Daniel Gomez Iñiguez: Emerging Biodiesel Czar

Daniel Gomez Iñiguez did not set out to be a biodiesel entrepreneur when he researched about biodiesel production. As part of his academic requirements for his high school graduation, he wanted to complete a research project about alternative fuels particularly biodiesel. At the time, the Mexican media had plenty of coverage for biodiesel, an alternative fuel made from animal fats and vegetable oils.

But since there was no Mexican company engaged in its production at the time, Iñiguez turned to the Internet and attended classes at Tecnologico de Monterrey where a Ph.D. class tackled biodiesel production. He learned biodiesel production but still did not plan on starting his own biodiesel business.

Not until he met other people whose expertise made Solben possible. Gomez co-founded Solben with his three partners – Antonio Lopez, Guillermo Colunga, and Mauricio Pareja – as a way to make biodiesel production technology more affordable and accessible to more people especially in developing economies.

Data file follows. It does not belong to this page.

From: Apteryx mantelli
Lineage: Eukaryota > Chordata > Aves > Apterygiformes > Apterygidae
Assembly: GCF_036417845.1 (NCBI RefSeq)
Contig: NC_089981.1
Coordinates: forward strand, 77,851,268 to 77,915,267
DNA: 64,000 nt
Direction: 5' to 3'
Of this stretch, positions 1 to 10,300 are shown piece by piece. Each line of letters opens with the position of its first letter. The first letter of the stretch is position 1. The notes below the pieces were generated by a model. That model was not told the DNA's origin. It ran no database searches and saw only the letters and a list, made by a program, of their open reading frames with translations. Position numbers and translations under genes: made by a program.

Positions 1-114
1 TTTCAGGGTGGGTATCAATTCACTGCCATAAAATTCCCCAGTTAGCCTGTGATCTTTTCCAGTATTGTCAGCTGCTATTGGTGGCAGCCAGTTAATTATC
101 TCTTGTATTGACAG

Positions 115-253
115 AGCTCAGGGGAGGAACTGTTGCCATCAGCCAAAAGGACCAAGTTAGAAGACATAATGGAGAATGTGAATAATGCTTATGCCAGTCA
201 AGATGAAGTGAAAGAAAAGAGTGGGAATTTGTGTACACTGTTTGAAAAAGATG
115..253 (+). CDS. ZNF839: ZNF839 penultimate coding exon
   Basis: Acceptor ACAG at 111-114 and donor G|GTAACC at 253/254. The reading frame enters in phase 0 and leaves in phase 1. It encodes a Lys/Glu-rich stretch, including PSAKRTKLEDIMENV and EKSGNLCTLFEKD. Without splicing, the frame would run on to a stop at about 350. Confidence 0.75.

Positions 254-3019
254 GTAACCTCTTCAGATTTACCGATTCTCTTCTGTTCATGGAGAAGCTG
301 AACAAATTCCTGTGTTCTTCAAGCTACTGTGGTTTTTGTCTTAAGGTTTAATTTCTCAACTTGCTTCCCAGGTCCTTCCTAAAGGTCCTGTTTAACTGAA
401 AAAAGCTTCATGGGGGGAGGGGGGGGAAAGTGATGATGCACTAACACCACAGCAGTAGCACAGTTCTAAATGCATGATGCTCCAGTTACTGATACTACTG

Solben, a portmanteau of “solutions” and “biodiesel” in his native language (Spanish), sells technology for the production of biodiesel made from non-food materials including jatropha and algae. Its products and services, such as seed-hulling machines, oil plantation seeds, and quality testing as well as comprehensive training, are designed to assist customers in their own biodiesel production process. Its customers include private companies, government agencies, and universities in Mexico as well as in India, Central America, and the United States.

Gomez and his co-founders have made it possible for small-scale production of high-quality biodiesel, an achievement that was nearly impossible with the existing technology at the time. The Solben system is also modular, flexible and automated, thus, allowing small-scale producers to expand their operations in an easy, affordable and convenient manner.

Solben, however, neither wants nor promotes competition with other producers of biodiesel particularly sugar- and corn-derived alternative fuels. Today, its global sales are nearly $5 million and growing, thanks to the increased awareness for energy-efficient yet eco-friendly alternative fuels.

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